Broke-Ass Schools: Justifying Your Existence in Academia
More and more broke-ass schools are evaluating their grad programs to determine which ones are worth it, and some programs are getting cut completely. In order for programs to survive, the professors, grad students, and undergrad students must do a better job justifying what they do, especially if there aren’t many majors in the program.
Why should you have to justify yourself to a bunch of MBAs who are only interested in money? It’s not fair. And not all disciplines can be monetized, but, in order for your department to survive, you need to prove that your discipline is generating students who are well-rounded, no matter what their major is.
Harry at Crooked Timber has a lengthy post answering the question “What’s the point of having a Philosophy Department in an American university?” and one of his statements stuck:
I like having students who are thrilled about doing Philosophy, and the handful that I have helped on their way to graduate school have been among the students I have valued teaching most. But so have students who became, or are becoming, social workers, nurses, teachers, and who took one of my classes simply to fulfill a requirement or on a whim or because some counselor strongly suggested it (the most insulting—because the student fancied the counselor who suggested it). When I think about justifying the existence of my department and what we should be doing, it is those students, and the value we can produce for them, that I think of first.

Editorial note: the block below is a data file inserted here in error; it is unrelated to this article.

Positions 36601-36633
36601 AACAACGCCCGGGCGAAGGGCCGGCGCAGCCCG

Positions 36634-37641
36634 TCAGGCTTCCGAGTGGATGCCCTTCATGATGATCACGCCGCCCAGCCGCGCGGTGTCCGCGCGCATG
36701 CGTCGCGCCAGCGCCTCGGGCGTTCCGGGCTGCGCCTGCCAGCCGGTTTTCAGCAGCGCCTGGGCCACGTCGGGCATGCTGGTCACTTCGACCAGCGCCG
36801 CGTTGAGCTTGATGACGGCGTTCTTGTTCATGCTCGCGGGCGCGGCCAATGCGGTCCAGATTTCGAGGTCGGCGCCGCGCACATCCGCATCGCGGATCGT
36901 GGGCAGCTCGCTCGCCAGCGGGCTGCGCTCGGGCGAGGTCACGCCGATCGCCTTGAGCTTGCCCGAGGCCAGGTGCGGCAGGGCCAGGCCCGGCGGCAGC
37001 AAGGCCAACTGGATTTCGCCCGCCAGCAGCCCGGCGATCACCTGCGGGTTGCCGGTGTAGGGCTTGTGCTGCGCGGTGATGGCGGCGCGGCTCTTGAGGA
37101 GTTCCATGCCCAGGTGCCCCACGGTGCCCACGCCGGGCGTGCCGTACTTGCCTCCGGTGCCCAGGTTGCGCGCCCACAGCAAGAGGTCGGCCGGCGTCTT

Focus on what your department and your classes bring to the core curriculum. It might sting that you cannot talk about your specific field of study, but narrow fields of study aren’t going to generate the kind of cash that will keep your department alive. Indicate that no matter how obscure your subject might seem to an administrator, it offers students a buffet of options so they can fulfill their core requirement so they can earn a deeper education and become more valuable employees or entrepreneurs.
Image from the German Federal Archive on Wikimedia Commons.